Applied Cryptography, Second Edition: Protocols, Algorthms, and Source Code in C (cloth)
(Publisher: John Wiley & Sons, Inc.)
Author(s): Bruce Schneier
ISBN: 0471128457
Publication Date: 01/01/96

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22.2 Station-to-Station Protocol

Diffie-Hellman key exchange is vulnerable to a man-in-the-middle attack. One way to prevent this problem is to have Alice and Bob sign their messages to each other [500].

This protocol assumes that Alice has a certificate with Bob’s public key and that Bob has a certificate with Alice’s public key. These certificates have been signed by some trusted authority outside this protocol. Here’s how Alice and Bob generate a secret key, k.

(1)  Alice generates a random number, x, and sends it to Bob.
(2)  Bob generates a random number, y. Using the Diffie-Hellman protocol he computes their shared key based on x and y: k. He signs x and y, and encrypts the signature using k. He then sends that, along with y, to Alice.
(3)  Alice also computes k. She decrypts the rest of Bob’s message and verifies his signature. Then she sends Bob a signed message consisting of x and y, encrypted in their shared key.
(4)  Bob decrypts the message and verifies Alice’s signature.

22.3 Shamir’s Three-Pass Protocol

This protocol, invented by Adi Shamir but never published, enables Alice and Bob to communicate securely without any advance exchange of either secret keys or public keys [1008].

This assumes the existence of a symmetric cipher that is commutative, that is:

EA(EB(P)) = EB(EA(P))

Alice’s secret key is A; Bob’s secret key is B. Alice wants to send a message, M, to Bob. Here’s the protocol.

(1)  Alice encrypts M with her key and sends Bob
C1 = EA(M)
(2)  Bob encrypts C1 with his key and sends Alice
C2 = EB(EA(M))
(3)  Alice decrypts C2 with her key and sends Bob
C3 = DA(EB(EA(M))) =DA(EA(EB(M))) = EB(M)
(4)  Bob decrypts C3 with his key to recover M.

One-time pads are commutative and have perfect secrecy, but they will not work with this protocol. With a one-time pad, the three ciphertext messages would be:

C1 = PA
C2 = PAB
C3 = PB

Eve, who can record the three messages as they pass between Alice and Bob, simply XORs them together to retrieve the message:

C1C2C3 = (PA) ⊕ (PAB) ⊕ (PB) = P

This clearly won’t work.

Shamir (and independently, Jim Omura) described an encryption algorithm that will work with this protocol, one similar to RSA. Let p be a large prime for which p - 1 has a large prime factor. Choose an encryption key, e, such that e is relatively prime to p - 1. Calculate d such that de ≡ 1 (mod p - 1).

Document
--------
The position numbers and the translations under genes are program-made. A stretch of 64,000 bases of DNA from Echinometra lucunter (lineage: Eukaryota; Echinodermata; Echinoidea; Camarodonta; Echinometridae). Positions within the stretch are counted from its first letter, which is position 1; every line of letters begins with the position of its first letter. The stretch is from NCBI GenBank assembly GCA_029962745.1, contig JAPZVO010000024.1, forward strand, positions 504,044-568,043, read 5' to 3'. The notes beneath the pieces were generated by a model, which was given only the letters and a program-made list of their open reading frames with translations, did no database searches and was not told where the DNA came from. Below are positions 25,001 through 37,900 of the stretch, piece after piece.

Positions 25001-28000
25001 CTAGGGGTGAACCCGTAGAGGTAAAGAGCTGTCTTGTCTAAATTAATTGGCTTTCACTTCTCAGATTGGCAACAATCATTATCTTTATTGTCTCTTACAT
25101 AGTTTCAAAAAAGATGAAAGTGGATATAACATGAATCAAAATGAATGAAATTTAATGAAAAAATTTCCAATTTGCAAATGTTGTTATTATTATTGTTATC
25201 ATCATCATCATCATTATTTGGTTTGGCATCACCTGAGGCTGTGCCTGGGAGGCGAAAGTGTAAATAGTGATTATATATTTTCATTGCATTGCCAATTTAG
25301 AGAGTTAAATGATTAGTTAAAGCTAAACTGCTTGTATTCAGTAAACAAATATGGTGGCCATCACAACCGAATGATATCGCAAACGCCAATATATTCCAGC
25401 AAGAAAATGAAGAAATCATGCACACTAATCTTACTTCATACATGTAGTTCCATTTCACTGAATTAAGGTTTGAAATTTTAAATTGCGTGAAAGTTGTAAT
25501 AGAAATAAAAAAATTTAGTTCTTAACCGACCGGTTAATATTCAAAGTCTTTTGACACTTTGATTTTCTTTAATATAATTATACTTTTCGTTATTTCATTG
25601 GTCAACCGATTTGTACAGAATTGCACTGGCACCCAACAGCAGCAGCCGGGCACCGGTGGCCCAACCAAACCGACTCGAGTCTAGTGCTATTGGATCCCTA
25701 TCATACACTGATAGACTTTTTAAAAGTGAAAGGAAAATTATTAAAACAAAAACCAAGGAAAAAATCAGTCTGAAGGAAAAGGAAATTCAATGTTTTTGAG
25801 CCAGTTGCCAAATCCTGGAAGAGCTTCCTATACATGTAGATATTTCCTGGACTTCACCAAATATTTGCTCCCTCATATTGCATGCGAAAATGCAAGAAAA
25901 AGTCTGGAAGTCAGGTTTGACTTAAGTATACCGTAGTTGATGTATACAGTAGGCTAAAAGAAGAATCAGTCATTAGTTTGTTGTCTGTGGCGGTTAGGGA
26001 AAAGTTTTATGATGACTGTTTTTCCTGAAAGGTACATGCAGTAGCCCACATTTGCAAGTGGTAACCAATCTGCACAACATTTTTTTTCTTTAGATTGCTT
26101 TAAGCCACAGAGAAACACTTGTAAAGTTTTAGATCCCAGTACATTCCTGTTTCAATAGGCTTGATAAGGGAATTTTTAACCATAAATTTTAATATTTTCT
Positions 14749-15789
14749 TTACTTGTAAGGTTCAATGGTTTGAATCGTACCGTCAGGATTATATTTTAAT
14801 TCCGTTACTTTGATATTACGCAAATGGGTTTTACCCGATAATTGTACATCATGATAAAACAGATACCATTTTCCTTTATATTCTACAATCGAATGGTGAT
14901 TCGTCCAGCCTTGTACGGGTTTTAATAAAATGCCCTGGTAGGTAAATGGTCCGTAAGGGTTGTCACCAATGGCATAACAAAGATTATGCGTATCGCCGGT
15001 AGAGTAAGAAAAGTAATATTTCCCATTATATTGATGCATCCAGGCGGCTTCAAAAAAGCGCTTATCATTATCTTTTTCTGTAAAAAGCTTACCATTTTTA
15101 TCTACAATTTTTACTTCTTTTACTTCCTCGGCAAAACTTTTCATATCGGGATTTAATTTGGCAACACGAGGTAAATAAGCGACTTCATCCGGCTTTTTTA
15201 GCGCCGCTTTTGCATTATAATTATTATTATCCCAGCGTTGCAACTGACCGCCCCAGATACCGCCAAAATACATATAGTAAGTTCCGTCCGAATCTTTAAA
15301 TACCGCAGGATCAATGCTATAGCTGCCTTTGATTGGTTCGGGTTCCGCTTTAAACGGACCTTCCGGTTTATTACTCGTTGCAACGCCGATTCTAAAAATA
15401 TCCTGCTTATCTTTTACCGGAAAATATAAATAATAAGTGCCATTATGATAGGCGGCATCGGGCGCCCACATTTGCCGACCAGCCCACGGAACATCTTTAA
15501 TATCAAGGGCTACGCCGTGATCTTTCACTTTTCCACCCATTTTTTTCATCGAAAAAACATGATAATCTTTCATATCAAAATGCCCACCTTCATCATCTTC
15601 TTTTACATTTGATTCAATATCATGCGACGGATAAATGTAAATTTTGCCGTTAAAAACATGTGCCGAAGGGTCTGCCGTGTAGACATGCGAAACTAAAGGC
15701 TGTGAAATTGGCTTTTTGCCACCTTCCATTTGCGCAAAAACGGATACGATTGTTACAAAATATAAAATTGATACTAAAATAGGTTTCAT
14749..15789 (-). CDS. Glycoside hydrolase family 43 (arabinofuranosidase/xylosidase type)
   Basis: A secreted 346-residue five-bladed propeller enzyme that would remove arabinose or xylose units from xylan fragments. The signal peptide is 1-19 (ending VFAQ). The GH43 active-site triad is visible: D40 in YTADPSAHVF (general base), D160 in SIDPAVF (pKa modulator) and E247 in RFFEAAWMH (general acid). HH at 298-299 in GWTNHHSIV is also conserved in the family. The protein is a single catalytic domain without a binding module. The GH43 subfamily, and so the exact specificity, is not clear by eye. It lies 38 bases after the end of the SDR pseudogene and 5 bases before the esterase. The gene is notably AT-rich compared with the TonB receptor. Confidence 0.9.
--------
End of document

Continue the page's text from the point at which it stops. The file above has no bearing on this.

To encrypt a message, calculate

C = Me mod p

To decrypt a message, calculate

M = Cd mod p

There seems to be no way for Eve to recover M without solving the discrete logarithm problem, but this has never been proved.

Like Diffie-Hellman, this protocol allows Alice to initiate secure communication with Bob without knowing any of his keys. For Alice to use a public-key algorithm, she has to know his public key. With Shamir’s three-pass protocol, she just sends him a ciphertext message. The same thing with a public-key algorithm looks like:

(1)  Alice asks Bob (or a KDC) for his public key.
(2)  Bob (or the KDC) sends Alice his public key.
(3)  Alice encrypts M with Bob’s public key and sends it to Bob.

Shamir’s three-pass protocol will fall to a man-in-the-middle attack.


COMSET (COMmunications SETup) is a mutual identification and key exchange protocol developed for the RIPE project [1305] (see Section 25.7). Using public-key cryptography, it allows Alice and Bob to identify themselves to each other and also to exchange a secret key.

The mathematical principle behind COMSET is Rabin’s scheme [1283] (see Section 19.5). The scheme itself was originally proposed in [224]. See [1305] for details.

22.5 Encrypted Key Exchange

The Encrypted Key Exchange (EKE) protocol was designed by Steve Bellovin and Michael Merritt [109]. It provides security and authentication on computer networks, using both symmetric and public-key cryptography in a novel way: A shared secret key is used to encrypt a randomly generated public key.

The Basic EKE Protocol

Alice and Bob (two users, a user and the host, or whoever) share a common password, P. Using this protocol, they can authenticate each other and generate a common session key, K.

(1)  Alice generates a random public-key/private-key key pair. She encrypts the public key, K´, using a symmetric algorithm and P as the key: Ep(). She sends Bob
A, EP()
(2)  Bob knows P. He decrypts the message to obtain . Then, he generates a random session key, K, and encrypts it with the public key he received from Alice and P as the key. He sends Alice
(3)  Alice decrypts the message to obtain K. She generates a random string, RA, encrypts it with K, and sends Bob
(4)  Bob decrypts the message to obtain RA. He generates another random string, RB, encrypts both strings with K, and sends Alice the result.
(5)  Alice decrypts the message to obtain RA and RB. Assuming the RA she received from Bob is the same as the one she sent to Bob in step (3), she encrypts RB with K and sends it to Bob.
(6)  Bob decrypts the message to obtain RB. Assuming the RB he received from Alice is the same one he sent to Alice in step (4), the protocol is complete. Both parties now communicate using K as the session key.

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